Random individual array

Discussion in 'Javascript' started by jar13861@gmail.com, Mar 1, 2006.

  1. Guest

    I'm confused on how to write a random array that will only generate 9
    different numbers from 1-9. Here is what I have, but its only writing
    one number....

    holder = new Array ( 9 );
    var flag = true;
    var rannum = Math.floor( 1 + Math.random() * 9 );

    for (var j = 0; j < 9; j++)
    {
    flag = true;
    if (rannum == holder[j])
    {
    flag = false;

    }
    }


    if(flag == true)
    {
    document.writeln(+rannum+ "<BR>");
    holder[i-1] = rannum;
    }
    else
    i--;
     
    , Mar 1, 2006
    #1
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  2. RobG Guest

    wrote:
    > I'm confused on how to write a random array that will only generate 9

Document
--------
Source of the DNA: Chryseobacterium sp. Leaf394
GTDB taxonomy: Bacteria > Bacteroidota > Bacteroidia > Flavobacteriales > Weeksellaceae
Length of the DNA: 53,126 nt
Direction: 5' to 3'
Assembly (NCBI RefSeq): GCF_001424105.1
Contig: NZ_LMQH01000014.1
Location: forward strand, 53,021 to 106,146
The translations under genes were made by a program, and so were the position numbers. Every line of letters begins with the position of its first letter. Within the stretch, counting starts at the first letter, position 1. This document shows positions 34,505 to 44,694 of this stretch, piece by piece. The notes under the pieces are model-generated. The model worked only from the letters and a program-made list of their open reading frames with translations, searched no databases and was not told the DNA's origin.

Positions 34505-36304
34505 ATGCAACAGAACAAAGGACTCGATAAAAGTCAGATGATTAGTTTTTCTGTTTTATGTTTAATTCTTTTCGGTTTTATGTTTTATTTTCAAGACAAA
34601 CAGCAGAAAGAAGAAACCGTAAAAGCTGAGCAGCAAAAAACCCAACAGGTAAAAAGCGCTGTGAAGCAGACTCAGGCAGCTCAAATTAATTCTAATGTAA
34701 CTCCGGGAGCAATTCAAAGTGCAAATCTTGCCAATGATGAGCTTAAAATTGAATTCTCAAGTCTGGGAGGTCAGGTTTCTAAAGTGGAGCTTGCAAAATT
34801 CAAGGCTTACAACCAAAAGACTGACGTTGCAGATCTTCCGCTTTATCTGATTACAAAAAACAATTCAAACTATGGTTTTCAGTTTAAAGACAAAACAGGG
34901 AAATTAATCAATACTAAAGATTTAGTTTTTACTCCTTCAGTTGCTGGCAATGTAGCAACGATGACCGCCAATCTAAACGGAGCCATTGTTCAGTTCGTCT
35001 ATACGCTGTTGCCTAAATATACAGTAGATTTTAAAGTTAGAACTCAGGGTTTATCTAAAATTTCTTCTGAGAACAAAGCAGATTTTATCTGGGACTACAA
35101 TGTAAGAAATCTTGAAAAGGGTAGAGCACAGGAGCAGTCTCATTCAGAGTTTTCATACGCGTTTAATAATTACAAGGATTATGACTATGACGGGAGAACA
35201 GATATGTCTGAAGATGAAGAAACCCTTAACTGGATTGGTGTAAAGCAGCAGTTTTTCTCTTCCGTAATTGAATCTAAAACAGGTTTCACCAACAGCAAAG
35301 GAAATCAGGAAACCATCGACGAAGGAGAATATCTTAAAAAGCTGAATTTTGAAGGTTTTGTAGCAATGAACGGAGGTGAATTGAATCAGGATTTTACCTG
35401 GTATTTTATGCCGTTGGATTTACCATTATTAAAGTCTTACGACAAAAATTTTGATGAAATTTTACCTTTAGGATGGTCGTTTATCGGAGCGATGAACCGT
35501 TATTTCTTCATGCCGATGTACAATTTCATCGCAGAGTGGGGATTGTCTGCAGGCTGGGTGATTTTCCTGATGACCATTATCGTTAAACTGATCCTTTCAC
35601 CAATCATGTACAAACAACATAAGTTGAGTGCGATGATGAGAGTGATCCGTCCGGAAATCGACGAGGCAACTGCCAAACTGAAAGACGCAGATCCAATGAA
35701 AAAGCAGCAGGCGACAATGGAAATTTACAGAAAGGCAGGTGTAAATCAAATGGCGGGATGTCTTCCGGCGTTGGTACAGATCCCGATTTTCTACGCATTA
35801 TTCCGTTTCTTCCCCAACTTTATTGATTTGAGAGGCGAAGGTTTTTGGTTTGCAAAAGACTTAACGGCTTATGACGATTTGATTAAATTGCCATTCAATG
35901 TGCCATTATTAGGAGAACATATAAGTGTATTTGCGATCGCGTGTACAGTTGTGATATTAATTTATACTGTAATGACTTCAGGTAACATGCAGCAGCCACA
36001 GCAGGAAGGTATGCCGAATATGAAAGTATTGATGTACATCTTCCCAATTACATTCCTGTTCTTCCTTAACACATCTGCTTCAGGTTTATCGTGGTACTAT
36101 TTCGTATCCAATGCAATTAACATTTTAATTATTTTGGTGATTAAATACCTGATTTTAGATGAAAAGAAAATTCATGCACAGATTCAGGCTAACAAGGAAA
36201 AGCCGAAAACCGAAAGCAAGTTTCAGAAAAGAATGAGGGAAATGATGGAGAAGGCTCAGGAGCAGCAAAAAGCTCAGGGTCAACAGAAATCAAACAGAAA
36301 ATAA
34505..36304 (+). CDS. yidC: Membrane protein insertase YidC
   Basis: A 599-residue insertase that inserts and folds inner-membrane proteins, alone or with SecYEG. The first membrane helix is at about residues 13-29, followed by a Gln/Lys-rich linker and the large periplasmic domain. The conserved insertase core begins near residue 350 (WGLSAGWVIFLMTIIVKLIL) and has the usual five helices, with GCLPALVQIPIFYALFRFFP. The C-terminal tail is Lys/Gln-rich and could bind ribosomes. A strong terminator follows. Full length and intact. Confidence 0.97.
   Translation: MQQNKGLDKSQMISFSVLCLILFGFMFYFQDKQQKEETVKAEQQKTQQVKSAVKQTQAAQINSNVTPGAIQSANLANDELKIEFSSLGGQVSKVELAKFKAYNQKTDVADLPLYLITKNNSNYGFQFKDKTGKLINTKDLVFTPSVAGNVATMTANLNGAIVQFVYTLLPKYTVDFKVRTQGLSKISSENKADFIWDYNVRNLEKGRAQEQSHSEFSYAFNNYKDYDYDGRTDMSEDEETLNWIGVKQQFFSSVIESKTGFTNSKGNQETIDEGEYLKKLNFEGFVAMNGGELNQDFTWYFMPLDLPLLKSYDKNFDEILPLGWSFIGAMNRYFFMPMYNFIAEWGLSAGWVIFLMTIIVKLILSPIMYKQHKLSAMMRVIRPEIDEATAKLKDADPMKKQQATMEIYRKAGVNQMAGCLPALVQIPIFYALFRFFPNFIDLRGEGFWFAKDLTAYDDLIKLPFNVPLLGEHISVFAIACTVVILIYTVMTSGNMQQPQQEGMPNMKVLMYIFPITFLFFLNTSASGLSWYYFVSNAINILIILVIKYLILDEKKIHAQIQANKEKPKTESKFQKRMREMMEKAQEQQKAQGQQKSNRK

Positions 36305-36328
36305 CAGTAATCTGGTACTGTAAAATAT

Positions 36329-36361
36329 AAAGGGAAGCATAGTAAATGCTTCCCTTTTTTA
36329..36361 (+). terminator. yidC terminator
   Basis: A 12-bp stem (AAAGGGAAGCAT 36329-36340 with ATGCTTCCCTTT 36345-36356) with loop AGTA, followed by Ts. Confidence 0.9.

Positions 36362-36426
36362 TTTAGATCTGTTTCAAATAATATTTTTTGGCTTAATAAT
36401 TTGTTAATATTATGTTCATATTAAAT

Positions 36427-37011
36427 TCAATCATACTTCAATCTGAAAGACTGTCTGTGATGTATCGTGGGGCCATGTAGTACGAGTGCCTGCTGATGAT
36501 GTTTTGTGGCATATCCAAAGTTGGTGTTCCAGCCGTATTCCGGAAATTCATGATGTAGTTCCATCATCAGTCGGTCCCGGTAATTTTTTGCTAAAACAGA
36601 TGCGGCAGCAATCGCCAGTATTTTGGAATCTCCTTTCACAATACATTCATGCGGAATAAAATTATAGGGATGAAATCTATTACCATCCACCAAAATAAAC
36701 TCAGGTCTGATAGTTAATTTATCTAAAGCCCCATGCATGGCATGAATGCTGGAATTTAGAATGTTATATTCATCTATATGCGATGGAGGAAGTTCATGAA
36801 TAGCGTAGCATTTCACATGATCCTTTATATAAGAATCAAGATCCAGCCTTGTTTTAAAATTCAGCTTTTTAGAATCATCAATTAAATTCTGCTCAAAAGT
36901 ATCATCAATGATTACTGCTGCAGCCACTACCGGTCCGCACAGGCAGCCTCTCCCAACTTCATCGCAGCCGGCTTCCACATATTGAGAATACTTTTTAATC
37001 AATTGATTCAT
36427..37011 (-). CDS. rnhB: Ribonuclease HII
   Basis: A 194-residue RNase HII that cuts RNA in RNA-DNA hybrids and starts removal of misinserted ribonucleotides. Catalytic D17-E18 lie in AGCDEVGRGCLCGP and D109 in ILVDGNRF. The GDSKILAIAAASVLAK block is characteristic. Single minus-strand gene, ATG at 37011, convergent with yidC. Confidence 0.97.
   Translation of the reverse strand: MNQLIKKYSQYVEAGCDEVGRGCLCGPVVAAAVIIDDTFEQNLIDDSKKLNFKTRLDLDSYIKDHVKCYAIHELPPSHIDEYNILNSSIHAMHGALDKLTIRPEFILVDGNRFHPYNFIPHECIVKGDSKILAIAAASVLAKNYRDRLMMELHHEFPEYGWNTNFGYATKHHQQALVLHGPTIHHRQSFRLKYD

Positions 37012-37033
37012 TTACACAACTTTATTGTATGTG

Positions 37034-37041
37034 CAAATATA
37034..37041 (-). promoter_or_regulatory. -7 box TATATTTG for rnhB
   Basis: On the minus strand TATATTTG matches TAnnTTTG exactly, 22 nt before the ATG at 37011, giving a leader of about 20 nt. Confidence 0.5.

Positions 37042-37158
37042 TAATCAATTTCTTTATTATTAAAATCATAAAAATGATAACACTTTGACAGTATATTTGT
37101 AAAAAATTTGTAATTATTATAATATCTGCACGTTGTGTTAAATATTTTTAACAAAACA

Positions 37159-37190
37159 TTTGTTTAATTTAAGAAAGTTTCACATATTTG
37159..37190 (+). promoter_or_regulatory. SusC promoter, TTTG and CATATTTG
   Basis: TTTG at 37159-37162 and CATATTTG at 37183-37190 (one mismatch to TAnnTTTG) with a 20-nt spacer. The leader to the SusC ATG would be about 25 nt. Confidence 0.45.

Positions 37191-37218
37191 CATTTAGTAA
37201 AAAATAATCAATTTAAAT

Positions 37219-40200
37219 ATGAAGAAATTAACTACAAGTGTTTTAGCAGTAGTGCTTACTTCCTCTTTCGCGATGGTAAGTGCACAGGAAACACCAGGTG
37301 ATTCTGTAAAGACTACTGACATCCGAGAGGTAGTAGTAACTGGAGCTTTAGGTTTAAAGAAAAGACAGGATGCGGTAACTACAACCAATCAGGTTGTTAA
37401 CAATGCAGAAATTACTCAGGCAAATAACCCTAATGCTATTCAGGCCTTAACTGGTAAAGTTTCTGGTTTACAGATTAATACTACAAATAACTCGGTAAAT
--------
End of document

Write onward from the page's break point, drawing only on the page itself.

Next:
> different numbers from 1-9. Here is what I have, but its only writing
    > one number....


    Seems there are some copy/paste induced errors, I'll ignore those.


    > holder = new Array ( 9 );
    > var flag = true;
    > var rannum = Math.floor( 1 + Math.random() * 9 );


    That will generate a single random number that is an integer in the
    range 1 to 9 inclusive.


    > for (var j = 0; j < 9; j++)
    > {
    > flag = true;
    > if (rannum == holder[j])
    > {
    > flag = false;
    >
    > }
    > }
    >
    >
    > if(flag == true)
    > {
    > document.writeln(+rannum+ "<BR>");


    This line will apply the unary '+' operator to rannum which will convert
    its value from a string to a number (if possible). Since the value of
    rannum is already a number, there seems little point in doing so.

    Conversion (if it happens) only occurs within the context of evaluation
    of the statement which is then used to write the value of rannum to the
    document. An observer looking at the document can't tell whether a type
    string or number was written - they both look like numbers. So even if